The Carretera Austral announced its start with a road sign in Puerto Montt, a port city in Chile's southern Lake district and a gateway to the Patagonian fjords. The road, built by the Chilean army in the late 70's under the orders of Pinochet, connects a number of remote communities and ends 1,240km south at Villa O'Higgins.
Off we set,taking the short ferry ride from Caleta La Arena to Puelche, followed by a rough gravel road to Hornopirén. There, we stayed two nights before boarding the ferry which transported us to Caleta Gonzalo and Park Pumalin. This was a 5 hour ride, which I'm sure has great views, but the sunny weather of the previous days had given way to low cloud and drizzle.
Arriving in Park Pumalin and despite the rain, we stopped to take a short walk to look at the Alerce trees (Patagonian Cypress), one of the oldest and largest trees in the world and thought to be a southern relative of the giant sequoia of North America. We then moved on to Lago Río Blanco, where we found free camp-sites with shelters by the the lake. Time for a bit of fishing. The third trout was unlucky - lake to frying pan 10 metres.
The next morning we headed towards Chaíten hoping to hike up to the volcano, but the cloud was low and it was still raining, so we continued to Chaitén town. After a stop in town, it was Sunday and everywhere was closed, the weather started to clear up and when we returned past the volcano again, we saw the smoking peak. So, a quick bite to eat and we set off on the hike up. It can only be described as a 1.5 hour Step Class up and a grind on the knees on the descent. It was, however, worth the effort and we saw up close the steam/smoke coming from the side of the volcano, which last erupted in 2008, adding 200 metres to its height.
We then spent the night at another free camp-site and were lucky enough to see a tiny Pudú deer.
The following day our designated hike was the Ranita Darwin trail in sector Amarillo of Pumalin Park. The whole walk through the forest was something special. ......ferns, lichen, moss, algae and gunnera - my kind of heaven.
Outside a coffee stop in El Amarillo, I spotted a bike with a green Brooks saddle (very British). Once indoors, we met Danny, the cyclist, a doctor from Scotland. He had flown in with his bike and, with no pre-trip training, was cycling the Austral. He was totally laid back and tackling the terrain as it came.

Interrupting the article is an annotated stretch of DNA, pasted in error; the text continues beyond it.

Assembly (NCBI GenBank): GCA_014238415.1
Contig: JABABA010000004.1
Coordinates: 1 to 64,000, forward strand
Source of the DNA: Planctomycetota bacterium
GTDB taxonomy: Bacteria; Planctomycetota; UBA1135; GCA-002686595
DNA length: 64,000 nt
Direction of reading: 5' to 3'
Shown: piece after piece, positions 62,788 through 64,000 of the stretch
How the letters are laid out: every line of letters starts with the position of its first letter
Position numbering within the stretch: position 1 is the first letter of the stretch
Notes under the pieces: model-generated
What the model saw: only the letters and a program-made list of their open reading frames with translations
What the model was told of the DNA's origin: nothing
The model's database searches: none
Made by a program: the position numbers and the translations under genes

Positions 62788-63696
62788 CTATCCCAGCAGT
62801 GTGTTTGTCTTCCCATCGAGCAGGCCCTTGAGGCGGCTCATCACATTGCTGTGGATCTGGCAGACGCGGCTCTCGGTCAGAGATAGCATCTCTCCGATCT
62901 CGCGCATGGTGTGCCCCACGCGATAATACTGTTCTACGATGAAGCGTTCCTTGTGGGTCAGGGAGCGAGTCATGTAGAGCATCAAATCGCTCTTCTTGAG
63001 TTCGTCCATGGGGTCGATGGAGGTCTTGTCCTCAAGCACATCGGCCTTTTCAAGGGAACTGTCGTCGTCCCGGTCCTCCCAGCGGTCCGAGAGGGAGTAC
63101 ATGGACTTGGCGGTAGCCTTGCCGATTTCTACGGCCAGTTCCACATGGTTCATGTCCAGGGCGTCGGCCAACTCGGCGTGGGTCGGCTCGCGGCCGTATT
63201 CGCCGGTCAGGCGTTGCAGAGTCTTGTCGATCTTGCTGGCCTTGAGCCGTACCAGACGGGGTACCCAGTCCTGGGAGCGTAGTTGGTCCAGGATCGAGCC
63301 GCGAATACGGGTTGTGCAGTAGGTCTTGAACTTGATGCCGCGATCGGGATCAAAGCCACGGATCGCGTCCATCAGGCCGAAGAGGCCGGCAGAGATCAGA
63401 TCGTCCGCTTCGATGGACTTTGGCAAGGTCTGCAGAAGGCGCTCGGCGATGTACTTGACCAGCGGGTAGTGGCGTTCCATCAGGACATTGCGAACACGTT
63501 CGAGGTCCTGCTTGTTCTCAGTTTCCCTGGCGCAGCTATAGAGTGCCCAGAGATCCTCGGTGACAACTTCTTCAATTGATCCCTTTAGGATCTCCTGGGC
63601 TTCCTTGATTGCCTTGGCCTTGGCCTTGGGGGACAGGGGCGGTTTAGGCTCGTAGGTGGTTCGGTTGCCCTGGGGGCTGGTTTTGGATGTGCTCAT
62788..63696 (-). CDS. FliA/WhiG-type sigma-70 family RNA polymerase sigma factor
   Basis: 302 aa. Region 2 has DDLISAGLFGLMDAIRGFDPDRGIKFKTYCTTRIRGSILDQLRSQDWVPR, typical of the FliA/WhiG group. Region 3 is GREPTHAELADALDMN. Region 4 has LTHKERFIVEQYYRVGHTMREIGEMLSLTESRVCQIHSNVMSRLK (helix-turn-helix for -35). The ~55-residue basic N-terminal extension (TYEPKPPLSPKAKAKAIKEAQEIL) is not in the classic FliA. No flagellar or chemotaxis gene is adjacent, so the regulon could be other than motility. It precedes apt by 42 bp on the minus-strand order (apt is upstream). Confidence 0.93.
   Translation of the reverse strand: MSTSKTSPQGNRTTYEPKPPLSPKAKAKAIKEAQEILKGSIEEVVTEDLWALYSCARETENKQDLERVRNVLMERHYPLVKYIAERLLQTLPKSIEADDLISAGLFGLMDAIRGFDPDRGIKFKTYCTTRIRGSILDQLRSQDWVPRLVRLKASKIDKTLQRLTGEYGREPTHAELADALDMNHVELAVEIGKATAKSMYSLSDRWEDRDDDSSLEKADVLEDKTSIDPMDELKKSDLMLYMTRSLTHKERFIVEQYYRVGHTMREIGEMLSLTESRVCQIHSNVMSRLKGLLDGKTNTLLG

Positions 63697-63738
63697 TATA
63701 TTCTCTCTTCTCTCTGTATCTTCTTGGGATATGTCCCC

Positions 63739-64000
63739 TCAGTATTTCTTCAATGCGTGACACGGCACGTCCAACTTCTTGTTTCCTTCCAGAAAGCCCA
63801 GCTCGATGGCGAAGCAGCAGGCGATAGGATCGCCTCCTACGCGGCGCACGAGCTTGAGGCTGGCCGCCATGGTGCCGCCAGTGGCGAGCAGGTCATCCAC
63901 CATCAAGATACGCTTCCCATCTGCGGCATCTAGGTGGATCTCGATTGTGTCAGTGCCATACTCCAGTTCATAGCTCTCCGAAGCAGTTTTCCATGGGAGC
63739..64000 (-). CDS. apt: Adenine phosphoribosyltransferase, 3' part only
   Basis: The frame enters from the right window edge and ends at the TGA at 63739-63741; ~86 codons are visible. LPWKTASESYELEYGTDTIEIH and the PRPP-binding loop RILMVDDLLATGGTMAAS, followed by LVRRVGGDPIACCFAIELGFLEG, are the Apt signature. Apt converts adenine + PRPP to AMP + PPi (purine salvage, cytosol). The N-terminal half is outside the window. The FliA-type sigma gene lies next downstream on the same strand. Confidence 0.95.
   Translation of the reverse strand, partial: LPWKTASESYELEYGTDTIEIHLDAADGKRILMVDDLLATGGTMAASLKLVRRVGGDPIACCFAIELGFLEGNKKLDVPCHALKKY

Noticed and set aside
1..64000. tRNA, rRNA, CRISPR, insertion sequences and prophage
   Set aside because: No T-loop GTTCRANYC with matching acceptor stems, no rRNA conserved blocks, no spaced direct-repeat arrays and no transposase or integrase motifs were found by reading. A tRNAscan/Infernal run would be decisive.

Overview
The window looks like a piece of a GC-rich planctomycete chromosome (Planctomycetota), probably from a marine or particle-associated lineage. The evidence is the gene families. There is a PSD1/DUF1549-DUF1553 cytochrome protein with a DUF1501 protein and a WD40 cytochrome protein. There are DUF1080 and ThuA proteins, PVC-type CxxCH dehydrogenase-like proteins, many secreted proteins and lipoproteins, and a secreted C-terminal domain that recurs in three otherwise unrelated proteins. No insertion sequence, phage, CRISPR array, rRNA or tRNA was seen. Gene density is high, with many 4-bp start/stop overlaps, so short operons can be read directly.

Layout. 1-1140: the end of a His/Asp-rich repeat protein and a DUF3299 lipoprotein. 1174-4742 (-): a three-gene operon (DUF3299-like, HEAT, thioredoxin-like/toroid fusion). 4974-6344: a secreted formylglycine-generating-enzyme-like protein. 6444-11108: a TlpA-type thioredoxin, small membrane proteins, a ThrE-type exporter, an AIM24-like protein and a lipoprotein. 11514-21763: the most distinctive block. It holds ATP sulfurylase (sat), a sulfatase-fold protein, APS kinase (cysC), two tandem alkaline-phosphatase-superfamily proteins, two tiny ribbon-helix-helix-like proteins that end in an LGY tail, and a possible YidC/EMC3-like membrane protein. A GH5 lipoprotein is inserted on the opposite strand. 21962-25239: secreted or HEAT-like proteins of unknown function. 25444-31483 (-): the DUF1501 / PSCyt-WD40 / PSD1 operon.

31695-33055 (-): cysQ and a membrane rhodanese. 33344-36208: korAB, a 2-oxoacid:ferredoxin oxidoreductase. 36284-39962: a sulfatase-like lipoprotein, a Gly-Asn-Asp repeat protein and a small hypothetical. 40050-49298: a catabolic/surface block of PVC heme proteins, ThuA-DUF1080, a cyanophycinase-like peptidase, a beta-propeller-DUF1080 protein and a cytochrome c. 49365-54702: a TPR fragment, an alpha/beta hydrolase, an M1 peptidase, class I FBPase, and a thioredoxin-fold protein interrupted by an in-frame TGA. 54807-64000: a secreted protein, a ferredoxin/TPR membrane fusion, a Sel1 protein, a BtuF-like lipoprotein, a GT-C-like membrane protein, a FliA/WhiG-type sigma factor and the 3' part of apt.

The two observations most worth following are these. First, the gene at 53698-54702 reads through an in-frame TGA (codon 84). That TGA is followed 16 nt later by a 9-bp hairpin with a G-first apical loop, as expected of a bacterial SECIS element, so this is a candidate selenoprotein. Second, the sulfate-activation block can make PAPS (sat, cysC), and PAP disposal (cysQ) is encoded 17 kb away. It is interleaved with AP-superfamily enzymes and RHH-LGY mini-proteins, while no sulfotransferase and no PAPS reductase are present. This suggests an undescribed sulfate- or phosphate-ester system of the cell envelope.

From there we continued on to Queulat National Park and headed off on a hike to view the hanging Ventisquero Colgante Glacier and it's waterfalls. A fantastic walk, but a bit tiring on already weary legs. The views of the glacier made the yomp worthwhile.
As we continued south to Coyhaique, the countryside became more colourful, with valleys covered by lupins, rivers flowing into lakes and glaciers and mountains all around. A little fishing on Lago Elizalde, through Parque Nacional Cerro Castillo (no walking here) and down to Puerto Sanchez on the northern shore of Lago General Carrera. We joined Okan, Donna and Indigo for a boat trip to the marble caves on the lake. Interesting, but cold and choppy.
We back-tracked along the lake and rejoined the austral, passing Puerto Río Tranquilo and continuing on to Puerto Bertrand where we camped on the banks of Lago Bertrand, feeding into the Río Baker. Rachel and Donna decided on a girls' white-water rafting trip, whilst myself and Okan opted for a sedate bit of fishing. When I saw the ladies being briefed, I changed my mind and grabbed the camera. I drove to a point to catch them at the first rapids. That was successful, so I raced on to be waiting at the main rapids. On arrival, I was just clambering down a steep bank when I spotted the safety boat. Then, through a small gap in the trees, I see Donna bobbing through the rapids, shortly followed by the raft bearing only Rachel and their guide. Driving further down-stream, I found the the ladies by the bank shouting and howling with laughter - priceless.
Our final destination on the Carretera Austral was Cochrane. We were hoping to find some fishing spots. Unlucky for me and Okan, our attempts resulted in failure - just as well we weren't relying on our skills for food.
We decided to cross back into Argentina at Paso Robales, the most southerly border with vehicular access. This meant driving through Parque Patagonia. This park and four others were created by Kris & Douglas Tompkins. In 2018, these private parks were handed over to the Chilean government as National Parks. Our journey through the northern end of the Austral had been in the Pumalín Park, that was beautiful and we knew Patagonia would also deliver. Huge old ranches in the Chacabuco Valley were bought up and all fencing/barriers removed. A large contingent of volunteers helped remove non-native plants and trees, helping the native species to return and thrive. The wildlife has clearly returned to this natural wildlife corridor.
We only got to spend a short while in this place. Christmas was approaching and we needed an address for Santa's arrival. After a big breakfast and a morning of baking mince-pies (Donna's oven), we crossed the border into Argentina. We will be returning to the park in 2019 and plan to get a ferry from Puerto Natales north to Yungay and will finally arrive at the end of the road - Villa O'Higgins.